HC Deb 26 October 1966 vol 734 cc1233-4
Mr. Graham Page

I beg to move Amendment No. 44, in page 28, line 9, to leave out from "party" to the end of line 42.

This Amendment looks rather formidable in that it cuts out practically the whole Clause, but it makes a very nice simple Clause. If the Amendment is accepted, the Clause will read: Stamp duty shall not be charged on any instrument to which the Commission is a party …

I am sure the Minister has his instructions from the Chancellor of the Exchequer to accept this Amendment and facilitate the workings of the Commission.

If the Amendment is not accepted, the Clause starts off by saying that the Commission shall be relieved of Stamp Duty on its documents. Then it makes a lot of exceptions and goes to the extent of charging duty on the counterpart when the Commission is let off on the original. There are many stupid provisions which will not bring the Chancellor a lot of money. Far better make a clean sweep of the thing and say that any instrument to which the Commission is a party shall be free from Stamp Duty. If the Commission has to pay Stamp Duty, it is only taking the money from one pocket and putting it in another.

The Clause relieves the Commission in most cases, but it is rather unfair if, when the function of the Commission is being carried out, just because the Commission is purchasing property, no Stamp Duty is payable, but when it is carrying out its functions and disposing of property the purchaser has to pay Stamp Duty. It is far better to wipe out Stamp Duty altogether, and simplify the Clause to the two lines as I suggest.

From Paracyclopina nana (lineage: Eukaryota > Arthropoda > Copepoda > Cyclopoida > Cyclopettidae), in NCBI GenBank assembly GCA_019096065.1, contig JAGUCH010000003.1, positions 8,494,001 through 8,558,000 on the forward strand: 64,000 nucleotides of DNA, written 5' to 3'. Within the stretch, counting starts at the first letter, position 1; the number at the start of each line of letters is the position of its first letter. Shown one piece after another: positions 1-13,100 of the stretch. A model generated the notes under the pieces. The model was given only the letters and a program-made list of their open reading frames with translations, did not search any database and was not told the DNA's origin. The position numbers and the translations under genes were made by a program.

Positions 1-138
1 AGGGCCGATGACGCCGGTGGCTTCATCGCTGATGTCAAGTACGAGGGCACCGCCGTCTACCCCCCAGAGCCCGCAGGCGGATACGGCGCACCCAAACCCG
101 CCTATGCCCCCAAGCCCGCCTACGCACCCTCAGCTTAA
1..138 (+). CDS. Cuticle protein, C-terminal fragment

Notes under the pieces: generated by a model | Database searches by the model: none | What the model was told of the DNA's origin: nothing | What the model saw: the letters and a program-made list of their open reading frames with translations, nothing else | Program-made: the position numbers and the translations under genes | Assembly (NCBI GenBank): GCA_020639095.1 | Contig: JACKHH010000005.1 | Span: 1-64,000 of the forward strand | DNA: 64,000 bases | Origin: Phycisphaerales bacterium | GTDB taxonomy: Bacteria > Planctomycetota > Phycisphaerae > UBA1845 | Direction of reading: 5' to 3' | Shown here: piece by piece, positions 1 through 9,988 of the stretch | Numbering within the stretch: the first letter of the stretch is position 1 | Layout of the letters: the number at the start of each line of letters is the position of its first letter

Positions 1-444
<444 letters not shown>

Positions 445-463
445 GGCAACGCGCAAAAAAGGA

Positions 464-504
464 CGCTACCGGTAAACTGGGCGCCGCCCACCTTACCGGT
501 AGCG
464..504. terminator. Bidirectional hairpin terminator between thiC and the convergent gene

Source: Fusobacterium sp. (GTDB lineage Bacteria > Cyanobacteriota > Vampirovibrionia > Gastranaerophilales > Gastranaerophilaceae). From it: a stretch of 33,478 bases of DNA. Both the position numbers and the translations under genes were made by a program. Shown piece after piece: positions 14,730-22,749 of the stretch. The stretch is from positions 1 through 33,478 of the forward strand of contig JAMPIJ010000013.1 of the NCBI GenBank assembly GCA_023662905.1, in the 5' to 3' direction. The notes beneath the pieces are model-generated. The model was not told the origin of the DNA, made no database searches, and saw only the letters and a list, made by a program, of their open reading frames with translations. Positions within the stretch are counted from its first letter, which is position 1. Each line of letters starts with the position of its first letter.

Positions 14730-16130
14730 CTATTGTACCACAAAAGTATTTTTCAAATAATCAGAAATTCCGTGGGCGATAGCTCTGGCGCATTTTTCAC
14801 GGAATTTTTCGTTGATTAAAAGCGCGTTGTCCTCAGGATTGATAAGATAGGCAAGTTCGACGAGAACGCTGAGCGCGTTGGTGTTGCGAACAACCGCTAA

Mr. Willey

The hon. Gentleman, I know, has an allergy towards Stamp Duty. He does not, of course, expect me to accept this Amendment. He has given the reasons why the Land Commission is exempt, but he has not given any reasons why anyone else should be exempt.

Mr. Rossi

This is not right. We have had great play made of the fact that we have here a generous Land Commission which will sell off crownholds and grant concessions worth goodness knows how much money, and here in this Clause the Commission is asking for five bobs on the counterparts. It is silly. I submit that there is a reasonable basis for this Amendment.

It is extremely petty to ask for these little bits of Stamp Duty. It may well be that the Minister has to placate the Treasury and that it does not want to see too much Stamp Duty lost. But when, with one breath, he says he is going to give concessions to people and then, with the other, that he is going to charge Stamp Duty in doing so, the whole thing becomes nonsense. I hope that the right hon. Gentleman will have another look at this.

Amendment negatived.